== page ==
TODAY 4 #OTTAWAJAZZFESTIVAL: #Nunavut band #TheJerryCans performs in #Ottawa

The Jerry Cans (www.ottawajazzfestival.com)

Ottawa Jazz Festival opens this weekend with The Jerry Cans.

The Ottawa Jazz Festival kicked off last night in Confederation Park and continues through until Sunday, July 2. Tonight the evening starts off with The Jerry Cans, a band from Iqaluit, Nunavut.

WHEN: Friday, June 23 at 7:30 pm
WHERE: Confederation Park, Ottawa

Tickets can be purchased here.

From the Ottawa Jazz Festival website:

Credit Tanya Tagaq for helping to bring Inuit throat singing into the mainstream, paving the way for bands like Iqaluit’s Jerry Cans to get noticed beyond their remote Northern community. The band—Andrew Morrison, Nancy Mike, Gina Burgess, Brendan Doherty and Steve Rigby—represents the kind of musical cross-pollination that occurs around the world. In addition to using tradition Inuit materials, the Jerry Cans pull from country music, folk and reggae to create a highly distinctive sound. With songs that are primarily written in Inuktitut, the band sings about Northern pride, challenging the perceptions about life there and carrying a powerful political message. The quintet’s debut album, Nunavuttitut, was released in 2012. Two other recordings followed in 2014 and 2016, and the band has toured extensively across Canada and as far afield as Australia. (read more…)

 

TODAY 4 #CANADASCENE: “Open Access – A Demonstration” a show exploring #accessibility opens at #Ottawa #Art Gallery’s Annex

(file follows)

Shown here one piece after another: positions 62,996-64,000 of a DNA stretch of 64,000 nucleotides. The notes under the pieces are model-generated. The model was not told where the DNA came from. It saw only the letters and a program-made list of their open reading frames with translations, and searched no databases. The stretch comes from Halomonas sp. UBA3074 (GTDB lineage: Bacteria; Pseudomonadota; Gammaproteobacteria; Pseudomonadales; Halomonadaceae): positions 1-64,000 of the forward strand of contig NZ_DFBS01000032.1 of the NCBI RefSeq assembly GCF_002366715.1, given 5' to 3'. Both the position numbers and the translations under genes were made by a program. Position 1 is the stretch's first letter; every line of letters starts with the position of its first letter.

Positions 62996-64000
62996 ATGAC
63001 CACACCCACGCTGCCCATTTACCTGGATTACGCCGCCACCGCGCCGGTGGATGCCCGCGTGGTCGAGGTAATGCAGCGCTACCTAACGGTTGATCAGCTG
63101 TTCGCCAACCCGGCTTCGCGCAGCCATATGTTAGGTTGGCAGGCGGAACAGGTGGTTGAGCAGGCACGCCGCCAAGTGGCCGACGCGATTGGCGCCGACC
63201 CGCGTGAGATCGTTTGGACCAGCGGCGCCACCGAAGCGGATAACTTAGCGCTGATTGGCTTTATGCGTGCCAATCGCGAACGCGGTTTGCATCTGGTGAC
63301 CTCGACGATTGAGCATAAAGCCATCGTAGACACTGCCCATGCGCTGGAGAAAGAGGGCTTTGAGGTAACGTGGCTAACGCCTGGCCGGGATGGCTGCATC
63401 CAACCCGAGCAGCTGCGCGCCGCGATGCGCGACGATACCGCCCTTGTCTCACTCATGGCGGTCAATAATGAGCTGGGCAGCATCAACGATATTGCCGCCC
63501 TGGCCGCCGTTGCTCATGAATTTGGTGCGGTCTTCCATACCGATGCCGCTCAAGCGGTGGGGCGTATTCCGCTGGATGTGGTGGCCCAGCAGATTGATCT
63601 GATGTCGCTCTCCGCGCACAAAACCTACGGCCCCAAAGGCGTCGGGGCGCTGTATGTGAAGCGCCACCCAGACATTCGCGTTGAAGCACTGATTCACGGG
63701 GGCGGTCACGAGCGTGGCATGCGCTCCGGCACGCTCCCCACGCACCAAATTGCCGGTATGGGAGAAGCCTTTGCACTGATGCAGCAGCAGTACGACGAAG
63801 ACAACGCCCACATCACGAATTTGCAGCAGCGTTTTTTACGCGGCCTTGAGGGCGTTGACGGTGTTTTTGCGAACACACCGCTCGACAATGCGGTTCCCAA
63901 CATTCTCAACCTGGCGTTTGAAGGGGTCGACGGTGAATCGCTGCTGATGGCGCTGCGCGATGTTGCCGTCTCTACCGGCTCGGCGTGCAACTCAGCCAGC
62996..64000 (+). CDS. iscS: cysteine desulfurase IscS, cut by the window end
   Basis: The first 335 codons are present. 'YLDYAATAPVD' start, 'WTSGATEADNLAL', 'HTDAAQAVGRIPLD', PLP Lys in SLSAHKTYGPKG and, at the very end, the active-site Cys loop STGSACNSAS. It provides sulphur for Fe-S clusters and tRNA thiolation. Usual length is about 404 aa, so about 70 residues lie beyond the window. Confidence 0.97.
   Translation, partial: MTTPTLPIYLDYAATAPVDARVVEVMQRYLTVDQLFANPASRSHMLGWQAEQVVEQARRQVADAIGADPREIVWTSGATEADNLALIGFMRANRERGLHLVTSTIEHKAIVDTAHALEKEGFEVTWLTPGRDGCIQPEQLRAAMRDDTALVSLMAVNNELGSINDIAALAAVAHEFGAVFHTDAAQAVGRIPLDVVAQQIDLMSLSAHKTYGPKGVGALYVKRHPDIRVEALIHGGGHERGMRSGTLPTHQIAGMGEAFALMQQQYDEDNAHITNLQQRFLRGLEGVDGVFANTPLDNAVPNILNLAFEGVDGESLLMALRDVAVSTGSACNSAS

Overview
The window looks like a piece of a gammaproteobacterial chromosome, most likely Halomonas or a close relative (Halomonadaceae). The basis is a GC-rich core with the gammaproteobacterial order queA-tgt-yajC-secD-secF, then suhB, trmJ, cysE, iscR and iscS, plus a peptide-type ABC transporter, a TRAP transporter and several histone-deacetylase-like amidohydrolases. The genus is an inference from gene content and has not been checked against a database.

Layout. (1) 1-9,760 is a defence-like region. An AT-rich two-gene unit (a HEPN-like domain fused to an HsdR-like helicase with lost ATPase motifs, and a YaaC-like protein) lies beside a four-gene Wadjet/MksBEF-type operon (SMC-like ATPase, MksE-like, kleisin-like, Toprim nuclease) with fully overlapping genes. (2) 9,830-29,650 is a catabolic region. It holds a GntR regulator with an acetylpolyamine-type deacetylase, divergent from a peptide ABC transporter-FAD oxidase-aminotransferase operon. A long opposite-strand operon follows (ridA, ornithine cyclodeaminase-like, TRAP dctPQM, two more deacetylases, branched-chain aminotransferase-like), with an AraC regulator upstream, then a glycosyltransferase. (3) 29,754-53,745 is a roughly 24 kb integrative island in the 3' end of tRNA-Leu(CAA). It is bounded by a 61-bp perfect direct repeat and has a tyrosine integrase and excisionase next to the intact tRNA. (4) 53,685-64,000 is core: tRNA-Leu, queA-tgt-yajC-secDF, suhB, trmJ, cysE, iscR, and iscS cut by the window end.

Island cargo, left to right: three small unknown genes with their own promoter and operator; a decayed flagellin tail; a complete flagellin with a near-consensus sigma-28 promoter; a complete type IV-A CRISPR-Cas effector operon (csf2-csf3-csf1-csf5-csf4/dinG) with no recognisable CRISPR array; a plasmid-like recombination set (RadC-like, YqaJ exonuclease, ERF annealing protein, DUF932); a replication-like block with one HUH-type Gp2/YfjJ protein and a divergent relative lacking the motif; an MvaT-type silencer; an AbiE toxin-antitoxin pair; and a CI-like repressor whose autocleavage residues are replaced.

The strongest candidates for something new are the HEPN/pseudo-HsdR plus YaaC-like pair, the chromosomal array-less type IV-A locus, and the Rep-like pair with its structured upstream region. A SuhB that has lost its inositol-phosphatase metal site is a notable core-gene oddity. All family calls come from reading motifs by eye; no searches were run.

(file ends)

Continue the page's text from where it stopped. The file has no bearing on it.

Artist Carmen Papalia (www.nac-cna.ca)

The experience of accessing art is on the schedule for tonight’s OAG opening part of the NAC’s Canada Scene programming.

Artist Carmen Papalia has returned to Ottawa! In May 2016 Carmen was part of a panel at the Ottawa Art Gallery titled “Accessing the Museum.” While here he also “led a radical access workshop with OAG staff and other museum professionals from Ottawa that included a performance of Blind Field Shuttle” says Stephanie Nadeau, OAG’s Curator of Public Engagement.

Now Carmen is back to present his research on the “topic of organizing for accessibility and mutual aid” as part of the exhibit Open Access: A Demonstration. Carmen shares that this exhibit is in “response to the failures that I experienced as a recipient of disability support services.” The exhibit “consists of five tenets that speak to the often overlooked implications of offering support to others, providing the reader with a framework that they can use to assess the support-based relationships that they are invested in.”